A High Court sitting in Malindi Wednesday allowed the prosecution 14 days to carry out mental health assessments on cultist Paul Mackenzie and 30 other co-accused persons before they stand trial for the murder of the children victims of the Shakahola.
At least 238 children were among the 429 bodies of people exhumed from the vast Shakahola forest.
They died after they were forced to fast for weeks.
There are accusations some victims were strangled to death.
After a nine-month investigation, the Director of Public Prosecutions (DPP) Renson Mulele said Mackenzie and 30 others were responsible for the deaths of victims, mostly children.
Mackenzie and the co-accused were arraigned on Wednesday, but the DPP asked for two weeks to carry out mental assessments before they are charged with murder.
The defense team, led by Wycliff Makasembo opposed the application.
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However, Malindi High Court Judge Lady Justice Thande Mugure granted the prosecution 14 days to continue holding the suspects to undergo mental tests.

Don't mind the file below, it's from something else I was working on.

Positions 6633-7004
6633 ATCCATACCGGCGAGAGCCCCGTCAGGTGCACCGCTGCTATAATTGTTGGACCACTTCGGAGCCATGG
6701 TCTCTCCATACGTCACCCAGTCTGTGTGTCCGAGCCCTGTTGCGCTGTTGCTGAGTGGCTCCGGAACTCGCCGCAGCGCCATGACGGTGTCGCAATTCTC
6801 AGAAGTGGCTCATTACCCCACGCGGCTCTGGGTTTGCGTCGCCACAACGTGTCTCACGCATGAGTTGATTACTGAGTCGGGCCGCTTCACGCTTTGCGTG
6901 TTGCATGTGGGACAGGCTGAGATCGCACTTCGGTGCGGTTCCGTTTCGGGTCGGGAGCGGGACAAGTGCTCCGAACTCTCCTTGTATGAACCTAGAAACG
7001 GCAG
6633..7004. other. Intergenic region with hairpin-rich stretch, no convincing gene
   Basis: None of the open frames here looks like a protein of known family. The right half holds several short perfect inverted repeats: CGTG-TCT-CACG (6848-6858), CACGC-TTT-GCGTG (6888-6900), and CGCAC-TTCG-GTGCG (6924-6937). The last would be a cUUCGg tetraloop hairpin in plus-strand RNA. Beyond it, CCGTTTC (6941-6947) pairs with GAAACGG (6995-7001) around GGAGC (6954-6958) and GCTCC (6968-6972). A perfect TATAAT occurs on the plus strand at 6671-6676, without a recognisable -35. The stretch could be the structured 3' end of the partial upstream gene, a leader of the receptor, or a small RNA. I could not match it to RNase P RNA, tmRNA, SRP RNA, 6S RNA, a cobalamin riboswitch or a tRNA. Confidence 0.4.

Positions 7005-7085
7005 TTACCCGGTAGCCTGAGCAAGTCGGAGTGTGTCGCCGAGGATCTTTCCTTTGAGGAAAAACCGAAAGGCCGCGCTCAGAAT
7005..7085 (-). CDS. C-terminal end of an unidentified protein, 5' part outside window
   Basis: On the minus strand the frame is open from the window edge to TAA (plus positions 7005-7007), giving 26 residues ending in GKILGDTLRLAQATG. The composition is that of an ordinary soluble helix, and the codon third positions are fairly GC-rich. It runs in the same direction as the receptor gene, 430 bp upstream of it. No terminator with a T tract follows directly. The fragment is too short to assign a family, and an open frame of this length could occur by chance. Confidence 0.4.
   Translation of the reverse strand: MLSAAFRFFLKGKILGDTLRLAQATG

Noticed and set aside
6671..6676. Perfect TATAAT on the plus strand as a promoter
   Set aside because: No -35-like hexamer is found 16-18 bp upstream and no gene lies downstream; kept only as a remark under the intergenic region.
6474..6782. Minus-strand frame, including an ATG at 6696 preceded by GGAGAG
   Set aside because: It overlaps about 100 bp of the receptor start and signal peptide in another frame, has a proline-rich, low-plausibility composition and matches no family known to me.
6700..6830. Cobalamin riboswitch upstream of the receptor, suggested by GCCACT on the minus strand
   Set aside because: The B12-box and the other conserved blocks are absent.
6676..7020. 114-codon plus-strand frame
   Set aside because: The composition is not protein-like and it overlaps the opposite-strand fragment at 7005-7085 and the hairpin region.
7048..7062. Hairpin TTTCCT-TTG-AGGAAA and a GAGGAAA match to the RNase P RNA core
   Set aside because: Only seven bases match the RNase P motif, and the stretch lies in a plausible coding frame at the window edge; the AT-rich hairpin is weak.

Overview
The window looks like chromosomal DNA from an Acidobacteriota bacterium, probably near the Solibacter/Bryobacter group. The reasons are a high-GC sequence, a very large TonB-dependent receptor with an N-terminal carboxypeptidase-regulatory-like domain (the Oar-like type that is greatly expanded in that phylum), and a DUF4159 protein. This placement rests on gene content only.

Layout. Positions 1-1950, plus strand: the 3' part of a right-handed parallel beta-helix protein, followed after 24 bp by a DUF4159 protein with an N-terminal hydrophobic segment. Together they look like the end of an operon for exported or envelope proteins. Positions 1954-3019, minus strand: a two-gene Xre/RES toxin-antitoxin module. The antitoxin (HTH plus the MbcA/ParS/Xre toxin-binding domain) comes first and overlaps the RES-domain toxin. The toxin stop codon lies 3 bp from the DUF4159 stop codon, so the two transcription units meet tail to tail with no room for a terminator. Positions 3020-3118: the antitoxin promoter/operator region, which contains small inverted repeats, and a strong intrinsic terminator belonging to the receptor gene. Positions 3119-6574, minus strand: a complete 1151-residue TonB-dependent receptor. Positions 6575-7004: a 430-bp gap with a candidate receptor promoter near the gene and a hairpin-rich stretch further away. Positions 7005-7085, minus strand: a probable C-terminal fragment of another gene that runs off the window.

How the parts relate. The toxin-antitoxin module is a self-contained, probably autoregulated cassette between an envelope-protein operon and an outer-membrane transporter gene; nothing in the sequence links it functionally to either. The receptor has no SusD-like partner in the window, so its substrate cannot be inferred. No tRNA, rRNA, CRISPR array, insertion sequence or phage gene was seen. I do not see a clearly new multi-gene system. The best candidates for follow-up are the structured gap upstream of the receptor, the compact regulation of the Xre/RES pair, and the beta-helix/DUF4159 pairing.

The matter will be mentioned on February 6.
Mackenzie was detained in April last year after hundreds of bodies were found in mass graves.
Most showed signs of starvation, but some – children among them – may have been assaulted.
MacKenzie, a self-proclaimed pastor accused of leading a doomsday cult, has denied responsibility for the deaths.
Prosecutors have said they will charge him and 94 others with murder, manslaughter, terrorism, and torture.
In a case that stunned not only Kenyans but people across the world, the bodies of 429 people, including children, were dug up from grave sites in Shakahola, a remote forest about two hours’ drive out of Malindi.
Mackenzie is alleged to have encouraged members of his Good News International Church to move there and prepare for the end of the world.
Mackenzie, who is in police custody, is being investigated for influencing his followers to starve to death to meet their maker.
Police also suspect that some of the victims did not starve to death and may have been killed and then buried on the property.
He has denied wrongdoing but has been refused bail.
The followers say he told them to starve themselves to “meet Jesus”
But Mackenzie has said the deaths could not be blamed on him as he closed his church in 2019.